The Experimental Pear's Soap Adverts on G.B. Qeeen Victoria Issues

A typical Pears Soap advert of the late 19th century.

The iconic “Bubbles” postcard, showing an addition of a bar of Pears Soap to the painting by Millais.

Pear’s Soap, under the guidance of Thomas J. Barratt, were prolific advertisers of their product in the late nineteenth century and Barratt is widely regarded as being the father of modern advertising. Pear’s Soap posters, enamel signs, picture postcards, etc., are well collected as icons of Victorian sentimental art. Indeed, the well-known postcard of “Bubbles”, the adaptation of a painting, by Millais, of a boy blowing soap bubbles, with a bar of Pear’s Soap lying at his feet, is a common postcard that can be picked up for pence. However the same cannot be said of the venture by the company into the realms of advertising their product on postage stamps.

The 1887 Jubilee ½ d. vermilion block of four, which realised £920 in the Warwick and Warwick March 2008 auction.

Around 1889, the company De La Rue, who held the contract for printing postage stamps, were requested by the Postmaster General to investigate printing advertisements for Pear’s Soap on the backs of stamps. As a trial, they printed the words “PEAR’S SOAP”, in double-lined capitals, in mauve, under the gum, on the backs of the 1881 1d. lilac and the 1887 Jubilee ½ d. vermilion. The records show De La Rue reported difficulties with the task and the Postmaster General never proceeded with the idea. Occasionally examples appear on the market and Warwick and Warwick’s sale of March 2008 saw a block of four of the ½ d. vermilion realise £920.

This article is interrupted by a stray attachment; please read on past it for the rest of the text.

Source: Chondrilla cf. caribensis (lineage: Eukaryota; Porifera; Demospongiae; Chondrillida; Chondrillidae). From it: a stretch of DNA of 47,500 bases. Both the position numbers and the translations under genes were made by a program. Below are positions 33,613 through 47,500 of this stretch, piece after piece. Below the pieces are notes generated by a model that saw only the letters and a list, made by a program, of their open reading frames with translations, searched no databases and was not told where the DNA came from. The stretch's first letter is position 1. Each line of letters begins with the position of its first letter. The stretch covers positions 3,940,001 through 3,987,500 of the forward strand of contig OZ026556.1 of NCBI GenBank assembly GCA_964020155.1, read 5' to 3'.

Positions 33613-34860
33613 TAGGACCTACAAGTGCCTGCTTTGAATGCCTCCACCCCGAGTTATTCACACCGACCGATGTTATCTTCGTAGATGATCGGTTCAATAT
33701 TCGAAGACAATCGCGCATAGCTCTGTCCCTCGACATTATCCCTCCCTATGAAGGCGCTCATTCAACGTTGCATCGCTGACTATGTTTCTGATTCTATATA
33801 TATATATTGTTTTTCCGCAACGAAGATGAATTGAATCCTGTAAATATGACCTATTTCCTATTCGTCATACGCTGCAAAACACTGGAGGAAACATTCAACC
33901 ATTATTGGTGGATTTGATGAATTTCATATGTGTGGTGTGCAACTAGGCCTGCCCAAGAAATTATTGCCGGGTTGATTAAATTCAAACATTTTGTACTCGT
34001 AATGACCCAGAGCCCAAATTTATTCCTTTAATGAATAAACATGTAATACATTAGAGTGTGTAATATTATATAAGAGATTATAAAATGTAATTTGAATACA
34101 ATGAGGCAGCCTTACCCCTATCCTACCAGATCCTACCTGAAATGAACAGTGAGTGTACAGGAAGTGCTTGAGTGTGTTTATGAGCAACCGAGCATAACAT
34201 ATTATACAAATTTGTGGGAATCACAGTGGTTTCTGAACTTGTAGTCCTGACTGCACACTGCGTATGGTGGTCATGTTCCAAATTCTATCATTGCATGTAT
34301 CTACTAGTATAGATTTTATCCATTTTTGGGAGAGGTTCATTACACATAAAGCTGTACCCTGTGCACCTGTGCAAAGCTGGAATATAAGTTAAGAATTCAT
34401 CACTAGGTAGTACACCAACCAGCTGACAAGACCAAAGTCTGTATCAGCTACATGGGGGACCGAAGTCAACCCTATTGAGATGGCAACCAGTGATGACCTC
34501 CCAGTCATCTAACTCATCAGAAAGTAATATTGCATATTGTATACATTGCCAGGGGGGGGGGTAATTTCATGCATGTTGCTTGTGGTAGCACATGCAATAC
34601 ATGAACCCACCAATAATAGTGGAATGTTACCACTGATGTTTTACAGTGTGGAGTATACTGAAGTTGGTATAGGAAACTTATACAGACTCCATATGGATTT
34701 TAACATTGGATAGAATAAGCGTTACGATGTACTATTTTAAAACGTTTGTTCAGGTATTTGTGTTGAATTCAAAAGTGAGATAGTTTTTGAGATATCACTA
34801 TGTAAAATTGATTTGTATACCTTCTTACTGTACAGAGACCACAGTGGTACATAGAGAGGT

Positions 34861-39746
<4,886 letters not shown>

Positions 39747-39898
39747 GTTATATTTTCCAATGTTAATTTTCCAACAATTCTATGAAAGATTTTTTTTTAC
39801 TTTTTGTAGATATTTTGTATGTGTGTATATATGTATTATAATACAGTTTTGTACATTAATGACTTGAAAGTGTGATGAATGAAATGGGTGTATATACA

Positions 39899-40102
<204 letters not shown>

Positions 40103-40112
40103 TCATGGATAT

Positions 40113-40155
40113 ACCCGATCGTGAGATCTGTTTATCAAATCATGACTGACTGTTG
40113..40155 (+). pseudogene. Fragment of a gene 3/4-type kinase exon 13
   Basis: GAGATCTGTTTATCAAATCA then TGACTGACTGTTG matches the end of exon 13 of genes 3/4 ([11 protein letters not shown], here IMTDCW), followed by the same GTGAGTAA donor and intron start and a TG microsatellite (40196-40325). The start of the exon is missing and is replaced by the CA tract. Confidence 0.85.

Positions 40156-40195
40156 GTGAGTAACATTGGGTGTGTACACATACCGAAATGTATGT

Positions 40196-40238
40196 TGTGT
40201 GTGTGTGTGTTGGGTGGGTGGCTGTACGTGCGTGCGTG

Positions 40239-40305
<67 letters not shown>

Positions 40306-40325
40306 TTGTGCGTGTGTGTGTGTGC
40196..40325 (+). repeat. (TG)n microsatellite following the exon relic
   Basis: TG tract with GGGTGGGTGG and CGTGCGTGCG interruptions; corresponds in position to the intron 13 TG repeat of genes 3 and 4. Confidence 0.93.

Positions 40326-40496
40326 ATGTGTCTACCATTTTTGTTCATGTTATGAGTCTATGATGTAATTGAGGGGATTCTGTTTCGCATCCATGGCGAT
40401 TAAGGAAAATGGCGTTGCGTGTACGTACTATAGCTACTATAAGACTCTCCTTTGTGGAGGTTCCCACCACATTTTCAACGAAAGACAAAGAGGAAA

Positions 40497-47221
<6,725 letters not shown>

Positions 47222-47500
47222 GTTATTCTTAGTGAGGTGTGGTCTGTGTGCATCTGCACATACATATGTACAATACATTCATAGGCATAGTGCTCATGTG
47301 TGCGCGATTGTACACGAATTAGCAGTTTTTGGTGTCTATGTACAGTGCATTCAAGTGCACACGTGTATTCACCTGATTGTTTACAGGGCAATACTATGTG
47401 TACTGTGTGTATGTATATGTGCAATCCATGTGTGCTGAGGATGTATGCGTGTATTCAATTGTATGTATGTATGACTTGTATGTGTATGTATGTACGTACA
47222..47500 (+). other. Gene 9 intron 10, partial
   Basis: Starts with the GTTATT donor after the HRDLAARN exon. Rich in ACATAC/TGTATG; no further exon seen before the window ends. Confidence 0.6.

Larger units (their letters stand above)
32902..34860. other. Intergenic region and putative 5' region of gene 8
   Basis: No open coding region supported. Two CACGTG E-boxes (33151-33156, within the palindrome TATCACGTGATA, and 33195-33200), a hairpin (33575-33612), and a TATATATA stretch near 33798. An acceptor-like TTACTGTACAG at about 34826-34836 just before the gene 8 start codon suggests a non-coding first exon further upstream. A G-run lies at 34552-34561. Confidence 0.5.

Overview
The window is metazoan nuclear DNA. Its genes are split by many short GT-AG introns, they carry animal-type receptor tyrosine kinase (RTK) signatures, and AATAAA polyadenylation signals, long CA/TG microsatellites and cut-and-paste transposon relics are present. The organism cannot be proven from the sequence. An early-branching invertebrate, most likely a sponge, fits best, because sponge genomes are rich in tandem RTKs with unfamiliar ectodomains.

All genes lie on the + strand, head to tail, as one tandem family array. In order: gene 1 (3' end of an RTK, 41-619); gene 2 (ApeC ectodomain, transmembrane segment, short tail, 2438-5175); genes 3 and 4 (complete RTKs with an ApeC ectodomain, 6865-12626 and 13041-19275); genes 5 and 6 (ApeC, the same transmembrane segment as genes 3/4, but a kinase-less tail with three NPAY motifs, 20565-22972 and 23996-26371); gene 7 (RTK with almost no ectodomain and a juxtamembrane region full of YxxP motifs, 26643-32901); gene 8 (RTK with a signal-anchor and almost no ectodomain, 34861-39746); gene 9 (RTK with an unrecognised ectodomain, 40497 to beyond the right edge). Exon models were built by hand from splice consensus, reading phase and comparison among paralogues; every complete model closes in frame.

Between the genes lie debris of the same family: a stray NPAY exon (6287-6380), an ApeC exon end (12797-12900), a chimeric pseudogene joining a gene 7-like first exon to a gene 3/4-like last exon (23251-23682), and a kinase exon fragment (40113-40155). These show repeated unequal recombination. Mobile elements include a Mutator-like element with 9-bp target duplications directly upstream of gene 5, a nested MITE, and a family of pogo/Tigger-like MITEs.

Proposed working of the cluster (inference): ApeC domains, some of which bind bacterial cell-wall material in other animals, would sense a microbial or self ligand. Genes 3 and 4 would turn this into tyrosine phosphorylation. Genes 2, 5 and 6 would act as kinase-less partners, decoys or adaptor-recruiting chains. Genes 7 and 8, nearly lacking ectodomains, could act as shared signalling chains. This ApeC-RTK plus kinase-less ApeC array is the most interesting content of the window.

The enigmatic “USE PEARS SOAP” advert on the reverse of the 1881 1d. lilac.

However, Pear’s Soap appear not to have accepted that all was lost and they themselves conducted their own trials. Examples are recorded of “PEAR’S SOAP”, in the same double-lined capitals, in orange, blue and mauve, but this time printed on top of the gum. A further overprint, “USE PEARS SOAP”, in red solid capitals has been recorded on both stamps, but W. A. Wiseman, in his 1984 book The De La Rue Years, 1878 – 1910, labels them as fakes. In 2008 we offered a 1d. lilac with this latter overprint. It had a David Brandon 1978 certificate of authenticity. Wiseman argues that as the solid overprint has so far only been recorded on used stamps it cannot be genuine as it must have been applied over the gum, on sheets of stamps supplied by the printers and the action of licking the stamp would have removed the lettering. This I find difficult to believe, as I feel there would have been paper penetration by the ink, even if the overprint had been applied on top of the gum. Another point to bear in mind is the fact that only a handful of them have ever appeared on the market and if a forger was producing them for monetary gain, he or she has been spectacularly unsuccessful to date.

My explanation, for what it is worth, is that this was a period of experimentation, trial and error on the parts of the Post Office, De La Rue and Pear’s Soap and that one should not be surprised at finding all manner of strange items. Indeed, the 1d. lilac is known with “One Penny” overprinted on the reverse and the ½ d. vermilion with “Half- Penny” on the reverse, both printed under the gum. These are not mentioned in the De La Rue records, but they are believed to be something to do with the Pear’s Soap experiment. Perhaps Pears were responsible for these too, but why? What a wonderful area for further research!


By Colin Such

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